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Pakistan reels under intense heatwave

Pakistan issued a heat warning after the hottest March in 61 years as an intense heave wave on Friday showed no signs of abating.

Minister for Climate Change, Sherry Rehman, urged the federal and provincial governments to take precautionary measures to manage the intense heatwave, which touched highs of 47 degrees Celsius (116.6 Fahrenheit) in parts of the country.

“South Asia, particularly India and Pakistan are faced with what has been a record-breaking heatwave. It started in early April and continues to leave the people gasping in whatever shade they find,” Rehman said in a statement.
Temperatures were predicted to rise by 6 to 8 degrees Celsius above average temperatures after the hottest March on record since 1961, she said.

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More than a billion people are at risk of heat-related impacts in the region, scientists have warned, linking the early onset of an intense summer to climate change. For the first time in decades, Pakistan had gone from winter to summer without the spring season, Rehman said.

The government has also told provincial disaster management authorities to prepare urgently for the risk of flash-flooding in northern mountainous provinces due to rapid glacial melting, Rehman said.

Glaciers in the Himalayas, Hindu Kush and Karakoram mountain ranges have melted rapidly, creating thousands of glacial lakes in northern Pakistan, around 30 of which were at risk of sudden hazardous flooding, the climate change ministry said, adding around 7 million people were vulnerable.

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The lead up to the religious holiday of Eid was dampened by the intense heat and regular power cuts as most of the population refrained from eating food and drinking water during daylight hours for the holy month of Ramazan.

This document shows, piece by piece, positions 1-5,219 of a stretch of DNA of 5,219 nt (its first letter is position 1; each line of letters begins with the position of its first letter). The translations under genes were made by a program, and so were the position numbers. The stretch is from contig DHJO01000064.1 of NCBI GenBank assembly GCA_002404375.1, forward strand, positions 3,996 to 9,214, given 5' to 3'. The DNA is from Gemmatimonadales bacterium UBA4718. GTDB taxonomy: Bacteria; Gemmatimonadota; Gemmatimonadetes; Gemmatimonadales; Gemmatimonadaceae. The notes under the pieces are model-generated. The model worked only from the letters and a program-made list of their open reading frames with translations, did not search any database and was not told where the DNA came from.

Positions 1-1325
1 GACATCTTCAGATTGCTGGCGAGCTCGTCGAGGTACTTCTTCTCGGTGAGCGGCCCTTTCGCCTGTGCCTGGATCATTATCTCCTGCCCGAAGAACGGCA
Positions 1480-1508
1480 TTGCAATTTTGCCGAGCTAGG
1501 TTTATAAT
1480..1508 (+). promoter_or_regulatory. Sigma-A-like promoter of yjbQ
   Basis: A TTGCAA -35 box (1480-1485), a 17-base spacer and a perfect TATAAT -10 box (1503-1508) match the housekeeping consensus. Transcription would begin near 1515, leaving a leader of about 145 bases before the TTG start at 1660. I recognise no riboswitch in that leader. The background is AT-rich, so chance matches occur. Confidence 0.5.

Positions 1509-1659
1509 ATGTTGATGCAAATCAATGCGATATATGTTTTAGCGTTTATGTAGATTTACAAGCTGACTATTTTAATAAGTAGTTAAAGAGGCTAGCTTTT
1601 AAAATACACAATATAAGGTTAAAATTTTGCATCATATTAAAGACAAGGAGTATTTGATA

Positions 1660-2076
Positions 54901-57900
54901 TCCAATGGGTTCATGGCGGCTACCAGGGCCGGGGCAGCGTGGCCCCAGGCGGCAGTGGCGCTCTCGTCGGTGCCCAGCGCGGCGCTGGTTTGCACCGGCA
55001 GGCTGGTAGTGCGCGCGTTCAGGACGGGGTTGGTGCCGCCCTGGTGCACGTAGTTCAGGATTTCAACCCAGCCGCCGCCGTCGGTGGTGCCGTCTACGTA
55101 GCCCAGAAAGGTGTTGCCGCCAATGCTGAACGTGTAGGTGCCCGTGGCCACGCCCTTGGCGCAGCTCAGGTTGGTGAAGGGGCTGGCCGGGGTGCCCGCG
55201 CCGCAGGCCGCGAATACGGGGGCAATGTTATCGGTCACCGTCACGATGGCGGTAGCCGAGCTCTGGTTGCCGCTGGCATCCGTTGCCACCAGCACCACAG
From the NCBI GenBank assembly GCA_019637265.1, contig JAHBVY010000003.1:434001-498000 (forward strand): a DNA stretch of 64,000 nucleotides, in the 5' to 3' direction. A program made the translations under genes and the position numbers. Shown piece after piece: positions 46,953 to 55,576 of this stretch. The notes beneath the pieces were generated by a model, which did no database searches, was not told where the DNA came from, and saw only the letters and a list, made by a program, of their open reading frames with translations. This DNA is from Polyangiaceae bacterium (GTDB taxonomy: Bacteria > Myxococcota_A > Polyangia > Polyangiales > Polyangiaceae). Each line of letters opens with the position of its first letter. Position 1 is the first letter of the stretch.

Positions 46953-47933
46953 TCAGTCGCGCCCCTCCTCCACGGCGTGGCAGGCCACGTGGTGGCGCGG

The increased demand for power from rising temperatures combined with fuel shortages and infrastructure issues put pressure on Pakistan’s electricity system, leading to regular power cuts, known as load shedding.

Residents of northern Khyber Pakhtunkhwa province said that at times the power was out for between 10 and 14 hours a day, leaving few options to cool down.

“The weather is unreasonably hot these days but the hours’ long power load-shedding….further added to our miseries,” said Abdul Salam Khan, owner of a shoe brand in the northern city of Peshawar.

Khan said the heatwave had dented an expected surge in shoe sales ahead of Eid as many people stayed home in the intense heat while their stores struggled to operate during power cuts.

Meanwhile, the National Disaster Management Authority (NDMA) issued an early threat alert for glacial lake outburst flood (GLOF) in Gilgit Baltistan and Khyber Pakhtunkhwa due to predicted heatwave in the coming week and directed the quarters concerned to ensure proper preparedness and precautionary measures.

In a GLOF advisory, it said as per the alert issued by the Pakistan Metrological Department, the temperature in Gilgit-Baltistan (GB) and Khyber Pakhtunkhwa (KP) is expected to remain 5°C to 7°C higher than normal in the next 5 to 6 days, creating heatwave.

“The heatwave more likely will enhance the melting rate of snow and ice which may trigger glacial lake outburst floods and flash floods in vulnerable areas of GB & KP. PDMA KP, GBDMA & DDMA Hunza have been directed to remain vigilant, alert and to take all precautionary measures in light of Shishper Glacial Lake reformation and increased chances of GLOF and coordinate accordingly with local administration and concerned departments,” it said.

With extreme heat gripping large parts of India and Pakistan, the two countries are working to roll out life-saving health action plans to combat the heatwave, the World Meteorological Organisation (WMO), a Geneva-based UN agency, said Friday.

The extreme heat is impacting hundreds of millions of people in one of the most densely populated parts of the world, threatening to damage whole ecosystems, WMO said.
Working closely with health and disaster management agencies, the national meteorological and hydrological departments in both countries, plan to roll out heat health action plans, which have been successful in saving lives in the past few years, the weather agency said in a statement.

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